[PS-1.69] Referent introduction in discourse involves two processes: Evidence from ERPs

Brocher, A. & von Heusinger, K.

University of Cologne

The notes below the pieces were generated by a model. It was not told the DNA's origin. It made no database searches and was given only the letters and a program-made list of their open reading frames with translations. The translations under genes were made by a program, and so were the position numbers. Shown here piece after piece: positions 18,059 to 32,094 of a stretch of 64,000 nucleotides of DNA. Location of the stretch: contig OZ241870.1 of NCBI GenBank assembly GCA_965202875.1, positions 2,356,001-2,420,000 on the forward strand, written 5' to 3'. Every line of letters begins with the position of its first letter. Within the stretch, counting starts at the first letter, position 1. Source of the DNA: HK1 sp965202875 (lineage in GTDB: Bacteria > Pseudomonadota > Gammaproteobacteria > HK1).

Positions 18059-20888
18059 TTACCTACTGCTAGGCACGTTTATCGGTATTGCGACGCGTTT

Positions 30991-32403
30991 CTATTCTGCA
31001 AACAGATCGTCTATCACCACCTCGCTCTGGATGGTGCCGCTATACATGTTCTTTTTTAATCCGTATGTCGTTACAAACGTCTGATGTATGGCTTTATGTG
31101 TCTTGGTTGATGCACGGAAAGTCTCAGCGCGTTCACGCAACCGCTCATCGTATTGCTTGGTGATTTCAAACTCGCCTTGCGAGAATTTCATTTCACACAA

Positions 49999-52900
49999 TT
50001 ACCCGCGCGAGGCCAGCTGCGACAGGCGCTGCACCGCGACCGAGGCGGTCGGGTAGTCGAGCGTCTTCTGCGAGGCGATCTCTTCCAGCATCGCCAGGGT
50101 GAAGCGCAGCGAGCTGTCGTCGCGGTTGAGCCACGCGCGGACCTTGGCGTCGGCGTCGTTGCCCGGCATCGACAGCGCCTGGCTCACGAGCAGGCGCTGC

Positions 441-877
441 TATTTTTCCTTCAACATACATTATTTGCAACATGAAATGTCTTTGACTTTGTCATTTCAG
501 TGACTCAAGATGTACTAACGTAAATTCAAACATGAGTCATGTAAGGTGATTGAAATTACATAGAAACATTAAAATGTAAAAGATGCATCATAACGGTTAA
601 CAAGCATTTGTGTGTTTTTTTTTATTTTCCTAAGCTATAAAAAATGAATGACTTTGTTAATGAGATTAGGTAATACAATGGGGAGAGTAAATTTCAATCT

We conducted an ERP story comprehension experiment, testing to what extent referent introduction in discourse involves (a) activation of a concept and (b) activation of a referent. Critical referents always appeared in object position and were inferred/unique (gym... the trainer), inferred/non-unique (gym... a trainer), brand-new/unique (gallery... the trainer), or brand-new/non-unique (gallery... a trainer). We found that, at referent encounter (trainer), unique referents elicited more negative ERPs than non-unique referents in frontal channels between 250 ms - 450 ms post onset, p = .054. Furthermore, larger late positivities obtained frontally for inferred than brand-new referents between 700 ms - 850 ms, p = .004. Disambiguation of a subsequent pronoun (subject (e.g., Philip) vs. critical object) led to larger N400s for inferred/unique than inferred/non-unique referents, with no differences between brand-new referents, p = .026. We suggest that retrieval processes recruit a referent's unique identifiability, while integration processes recruit a referent's concept, which may or may not be pre-activated through context. Data from disambiguation show that inferred/unique referents were better competitors to subject referents than inferred/non-unique referents (cf. larger N400): When a referent could be inferred but not uniquely identified, readers activated a concept rather than a referent, yielding a weak referential representation.